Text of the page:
Corporate Governance in Japan: Where Will It Go from Here? Where Should It? (Part 1 of a Series)

Japan has made significant steps forward in promulgating a stewardship code and a corporate governance code. Change and differentiation between companies (leaders vs. laggards) will accelerate from this point on; it is already accelerating. But how much impact will be made by the new “comply or explain”-based, potentially vastly-expanded disclosure regime, and menu of best practices that are being encouraged, will largely depend on how much investing institutions are willing to do the hard work of analyzing and comparing all this new information, assessing its true substance vs. the lack thereof, and proactively communicating with portfolio companies the kind of concrete practices and robust disclosure they would like to see next.

This Insight will be a series focusing on various issues that need to be understood and discussed deeply going forward, and will affect this process and the future evolution of governance in Japan.

”Corporate Governance: The role of institutional investors will become crucial”

In the article below, Mr. Mayajima Hideaki, a faculty fellow at the Research Institute of Economy, Trade and Industry ( REITI) reviews the characteristics of ownership structures in Japanese companies and examine what conditions are necessary to ensure the effective operation of the  corporate governance code that has been in place for a year now.

He explains how institutional investors will increasingly play a key role in dissolving cross-sharing arrangements and increasing shareholder influence.

”A Look at the Recent State of Corporate Governance in Japan”

Below is an interview on the recent state of Corporate governance in Japan that was held early this month. The interview is between Mr. Miyajima Hideaki (Faculty Fellow, RIETI / Waseda University),  interviewer and Mr. Colin Mayer (Said Business School, Oxford University), interviewee.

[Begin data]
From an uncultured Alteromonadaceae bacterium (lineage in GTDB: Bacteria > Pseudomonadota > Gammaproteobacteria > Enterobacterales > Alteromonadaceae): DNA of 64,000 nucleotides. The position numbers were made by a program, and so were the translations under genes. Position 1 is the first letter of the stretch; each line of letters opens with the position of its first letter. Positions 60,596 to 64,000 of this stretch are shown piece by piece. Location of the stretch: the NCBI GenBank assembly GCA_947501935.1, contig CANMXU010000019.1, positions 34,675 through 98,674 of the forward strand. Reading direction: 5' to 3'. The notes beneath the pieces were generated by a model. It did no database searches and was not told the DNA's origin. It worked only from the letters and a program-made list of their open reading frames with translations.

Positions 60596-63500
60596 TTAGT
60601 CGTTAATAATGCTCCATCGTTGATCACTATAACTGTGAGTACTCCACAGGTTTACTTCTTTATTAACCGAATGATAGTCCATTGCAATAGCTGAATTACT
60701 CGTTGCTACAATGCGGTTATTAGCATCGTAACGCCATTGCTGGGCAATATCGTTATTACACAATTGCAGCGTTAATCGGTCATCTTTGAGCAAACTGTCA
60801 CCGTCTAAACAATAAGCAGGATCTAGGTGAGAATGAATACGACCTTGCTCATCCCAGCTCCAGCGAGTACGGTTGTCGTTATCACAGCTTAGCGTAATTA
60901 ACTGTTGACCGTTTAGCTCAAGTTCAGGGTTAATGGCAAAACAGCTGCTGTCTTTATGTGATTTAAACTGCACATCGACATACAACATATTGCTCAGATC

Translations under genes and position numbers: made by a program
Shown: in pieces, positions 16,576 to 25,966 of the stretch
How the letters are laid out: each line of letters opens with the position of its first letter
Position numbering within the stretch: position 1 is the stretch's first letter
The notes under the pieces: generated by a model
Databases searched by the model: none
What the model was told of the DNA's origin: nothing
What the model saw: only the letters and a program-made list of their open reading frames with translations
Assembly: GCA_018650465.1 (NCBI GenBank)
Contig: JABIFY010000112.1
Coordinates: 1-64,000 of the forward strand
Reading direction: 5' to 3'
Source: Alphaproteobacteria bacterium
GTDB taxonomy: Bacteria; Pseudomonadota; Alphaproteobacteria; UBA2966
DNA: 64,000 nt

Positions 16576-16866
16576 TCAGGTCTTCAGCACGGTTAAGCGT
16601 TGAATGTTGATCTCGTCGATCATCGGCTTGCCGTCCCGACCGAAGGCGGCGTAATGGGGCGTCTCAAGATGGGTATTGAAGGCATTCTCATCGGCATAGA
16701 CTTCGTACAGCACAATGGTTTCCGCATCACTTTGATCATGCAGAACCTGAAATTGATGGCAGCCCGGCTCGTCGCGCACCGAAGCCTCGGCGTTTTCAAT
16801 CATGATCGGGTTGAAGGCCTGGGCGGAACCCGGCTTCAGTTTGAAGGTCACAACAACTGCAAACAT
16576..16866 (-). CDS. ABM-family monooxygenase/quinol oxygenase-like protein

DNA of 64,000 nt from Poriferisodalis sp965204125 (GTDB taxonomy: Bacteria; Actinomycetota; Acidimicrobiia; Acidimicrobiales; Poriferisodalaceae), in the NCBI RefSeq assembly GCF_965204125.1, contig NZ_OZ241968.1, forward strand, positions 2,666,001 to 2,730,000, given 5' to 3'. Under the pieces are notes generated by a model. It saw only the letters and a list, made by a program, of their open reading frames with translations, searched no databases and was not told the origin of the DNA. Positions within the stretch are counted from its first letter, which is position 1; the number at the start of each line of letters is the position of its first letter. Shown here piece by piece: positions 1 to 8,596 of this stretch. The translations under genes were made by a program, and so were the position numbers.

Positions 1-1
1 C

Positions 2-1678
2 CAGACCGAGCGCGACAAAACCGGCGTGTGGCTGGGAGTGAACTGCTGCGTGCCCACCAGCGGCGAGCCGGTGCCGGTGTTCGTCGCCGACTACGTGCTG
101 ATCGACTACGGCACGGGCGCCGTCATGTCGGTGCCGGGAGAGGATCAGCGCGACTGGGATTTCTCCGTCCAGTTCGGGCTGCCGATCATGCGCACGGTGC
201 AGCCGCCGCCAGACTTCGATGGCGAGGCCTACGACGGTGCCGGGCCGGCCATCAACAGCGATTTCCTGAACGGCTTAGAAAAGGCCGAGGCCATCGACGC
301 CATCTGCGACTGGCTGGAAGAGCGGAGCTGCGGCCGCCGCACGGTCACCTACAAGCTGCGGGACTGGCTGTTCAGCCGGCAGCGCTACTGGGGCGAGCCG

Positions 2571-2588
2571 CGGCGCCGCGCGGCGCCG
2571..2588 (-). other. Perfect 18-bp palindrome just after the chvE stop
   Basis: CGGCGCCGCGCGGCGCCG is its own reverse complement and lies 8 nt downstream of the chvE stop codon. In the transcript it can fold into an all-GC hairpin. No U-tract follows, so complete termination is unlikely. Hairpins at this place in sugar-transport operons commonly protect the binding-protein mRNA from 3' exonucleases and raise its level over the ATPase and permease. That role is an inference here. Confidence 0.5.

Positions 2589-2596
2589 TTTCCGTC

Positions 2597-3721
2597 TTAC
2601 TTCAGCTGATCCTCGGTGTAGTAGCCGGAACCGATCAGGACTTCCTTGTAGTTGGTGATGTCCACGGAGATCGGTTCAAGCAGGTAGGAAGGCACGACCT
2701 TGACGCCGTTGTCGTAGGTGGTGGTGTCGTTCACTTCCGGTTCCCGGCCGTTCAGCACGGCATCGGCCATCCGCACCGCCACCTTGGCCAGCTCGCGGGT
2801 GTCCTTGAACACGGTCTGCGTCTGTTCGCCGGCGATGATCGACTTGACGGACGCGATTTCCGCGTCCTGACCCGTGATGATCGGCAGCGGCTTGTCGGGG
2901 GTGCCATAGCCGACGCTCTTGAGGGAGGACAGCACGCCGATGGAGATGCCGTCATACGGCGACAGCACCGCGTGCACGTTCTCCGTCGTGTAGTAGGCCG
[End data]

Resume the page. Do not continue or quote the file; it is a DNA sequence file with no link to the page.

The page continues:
Mr. Mayer shares his opinions on the unique features of corporate governance in Japan, how to encourage companies to take risks, ownership structures, the role of outside directors, the comply and explain principle and the role of corporate governance in promoting strong economic performance.

”Japanese Corporate Governance from the Perspective of Family Firms”

BDTI is happy to share a Research Paper titled ”Japanese Corporate Governance from the Perspective of Family Firms” by Hokuto Dazai (Independent), Takuji Saito (Waseda University), Zenichi Shishido (Hitotsubashi University Graduate School of International Corporate Strategy; Independent) and Noriyuki Yanagawa (University of Tokyo – Faculty of Economics).

The research attempts to answer the questions: why have the performances of the Japanese Model of corporate governance (J-form firms) deteriorated since the Japanese economic bubble in the mid-1980s, and why have J-family firms generally outperformed non-family firms?  It goes on to analyze and compare J-form and J-family firms on general issues of corporate governance, including internal and external governance, internal promotion rules, long-run reward systems, and incentive mechanisms.

Interview with Mr. Tsuyoshi Maruki

An in-depth interview with Mr. Tsuyoshi Maruki, who  established Strategic Capital, Inc. in September 2012, was one of the Founding Partners of M&A Consulting (Japan’s first activist fund), and once worked “on loan” at METI (when it was known as “MITI”).

”Investors Vocal at Scandal-Hit Firms”

”Wednesday marked a peak time for this year’s general shareholders meetings among major listed firms in the nation, with severe criticisms voiced one after another toward the management of companies involved in scandals, including Mitsubishi Motors Corp. Many shareholders also raised concerns about future business performances in response to Britain’s decision to leave the European […]